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Breaking Ground: FDA Advocates for Marijuana Reclassification Amid New Scientific Insights



The U.S. Food and Drug Administration (FDA) is actively supporting the downgrading of marijuana from its current high-risk drug category, following recent scientific findings. Marijuana is presently classified under Schedule I, the group for the most hazardous controlled substances, which includes heroin.


Marijuana is presently classified under Schedule I, the group for the most hazardous controlled substances, which includes heroin. However, there's a growing possibility of it being reclassified to Schedule III, indicating a lower risk of abuse, thanks to new scientific data.


This move is backed by research from the FDA, which has submitted documentation in favor of this reclassification. This initiative traces back to 2022 when President Joe Biden instructed the U.S. Health and Human Services Secretary Xavier Becerra and the attorney general to reassess marijuana’s federal scheduling.


In support of this shift, HHS Assistant Secretary for Health, Adm. Rachel Levine, expressed her endorsement in a communication to the Drug Enforcement Administration (DEA) in August, proposing marijuana’s reclassification to Schedule III. Schedule III substances are those considered to have a moderate to low risk of physical and psychological dependence. This category includes drugs like ketamine, testosterone, and Tylenol with codeine. The FDA’s findings, publicly accessible, reflect the comprehensive analysis by the HHS of the medical and scientific data, leading to a proposal for rescheduling to the Department of Justice.



In these reports, the FDA’s Controlled Substance Staff highlights three main arguments for the suggested reclassification of marijuana. Firstly, it shows a lesser likelihood of abuse compared to drugs listed in Schedules I and II.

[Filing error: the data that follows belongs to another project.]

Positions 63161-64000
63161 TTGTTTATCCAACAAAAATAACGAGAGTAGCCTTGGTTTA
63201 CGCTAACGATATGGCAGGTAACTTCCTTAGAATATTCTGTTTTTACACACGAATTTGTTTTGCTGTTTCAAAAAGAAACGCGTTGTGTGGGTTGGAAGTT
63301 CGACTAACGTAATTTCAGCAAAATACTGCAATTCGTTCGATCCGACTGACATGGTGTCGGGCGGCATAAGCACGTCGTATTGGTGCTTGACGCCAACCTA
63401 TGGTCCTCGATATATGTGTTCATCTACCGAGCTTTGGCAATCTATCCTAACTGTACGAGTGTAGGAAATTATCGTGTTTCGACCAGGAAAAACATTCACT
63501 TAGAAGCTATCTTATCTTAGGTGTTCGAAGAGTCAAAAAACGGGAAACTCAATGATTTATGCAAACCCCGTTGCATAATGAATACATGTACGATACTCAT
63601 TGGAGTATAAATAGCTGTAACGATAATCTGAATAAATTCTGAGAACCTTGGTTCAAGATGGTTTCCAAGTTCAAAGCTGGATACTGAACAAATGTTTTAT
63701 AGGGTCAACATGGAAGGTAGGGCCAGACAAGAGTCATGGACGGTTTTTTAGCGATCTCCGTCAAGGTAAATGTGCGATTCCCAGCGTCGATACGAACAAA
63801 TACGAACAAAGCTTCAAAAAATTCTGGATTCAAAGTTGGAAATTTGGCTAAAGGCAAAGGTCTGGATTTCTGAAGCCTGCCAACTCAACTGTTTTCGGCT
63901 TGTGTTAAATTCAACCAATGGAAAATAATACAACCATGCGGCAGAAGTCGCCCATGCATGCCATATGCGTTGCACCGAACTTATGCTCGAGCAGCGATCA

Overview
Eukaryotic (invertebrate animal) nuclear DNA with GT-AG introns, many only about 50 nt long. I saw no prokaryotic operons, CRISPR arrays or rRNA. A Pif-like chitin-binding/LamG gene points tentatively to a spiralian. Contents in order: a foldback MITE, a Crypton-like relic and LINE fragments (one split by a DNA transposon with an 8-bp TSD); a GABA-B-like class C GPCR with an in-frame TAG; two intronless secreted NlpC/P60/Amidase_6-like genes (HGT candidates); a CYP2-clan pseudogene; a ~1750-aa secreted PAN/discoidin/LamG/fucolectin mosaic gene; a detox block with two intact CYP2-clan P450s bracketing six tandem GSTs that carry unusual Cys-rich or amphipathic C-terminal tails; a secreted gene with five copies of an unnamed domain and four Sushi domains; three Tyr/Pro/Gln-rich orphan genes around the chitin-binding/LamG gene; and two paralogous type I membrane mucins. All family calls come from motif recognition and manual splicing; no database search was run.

Secondly, its medical use for treatment in the U.S. is acknowledged. Thirdly, it carries a minimal to moderate risk of physical dependence for those misusing it. This stance is supported by the National Institute on Drug Abuse, which notes that, despite widespread nonmedical use in the U.S., marijuana does not result in as severe consequences as drugs like heroin, oxycodone, and cocaine, even with the presence of high-THC products.


Moreover, the data substantiates the medicinal benefits of marijuana in treating anorexia, pain, and nausea induced by chemotherapy. However, the researchers clarify that their findings don’t confirm the safety and effectiveness of marijuana for specific health conditions. The team also observed that withdrawal symptoms in heavy, long-term marijuana users are comparatively mild and akin to those from synthetic THC drugs like Marinol and Syndros, which are FDA-approved, unlike the more intense withdrawal experienced with alcohol.


The potential reclassification of marijuana could unlock various possibilities, such as expanding research opportunities, simplifying banking regulations for cannabis enterprises, and alleviating the tax burden imposed by a longstanding tax code on the sale of Schedule I and II drugs.


As of now, recreational cannabis is legal in 24 states, two territories, and the District of Columbia, while medical cannabis is allowed in 38 states, as per the National Conference of State Legislatures. Since Colorado’s first sale of cannabis for adult use in 2014, the industry has burgeoned into a multi-billion-dollar market, drawing attention from global corporations in various sectors.


The decision on marijuana’s scheduling ultimately rests with the DEA, which will follow a regulatory process including a public consultation phase before any decision is finalized.




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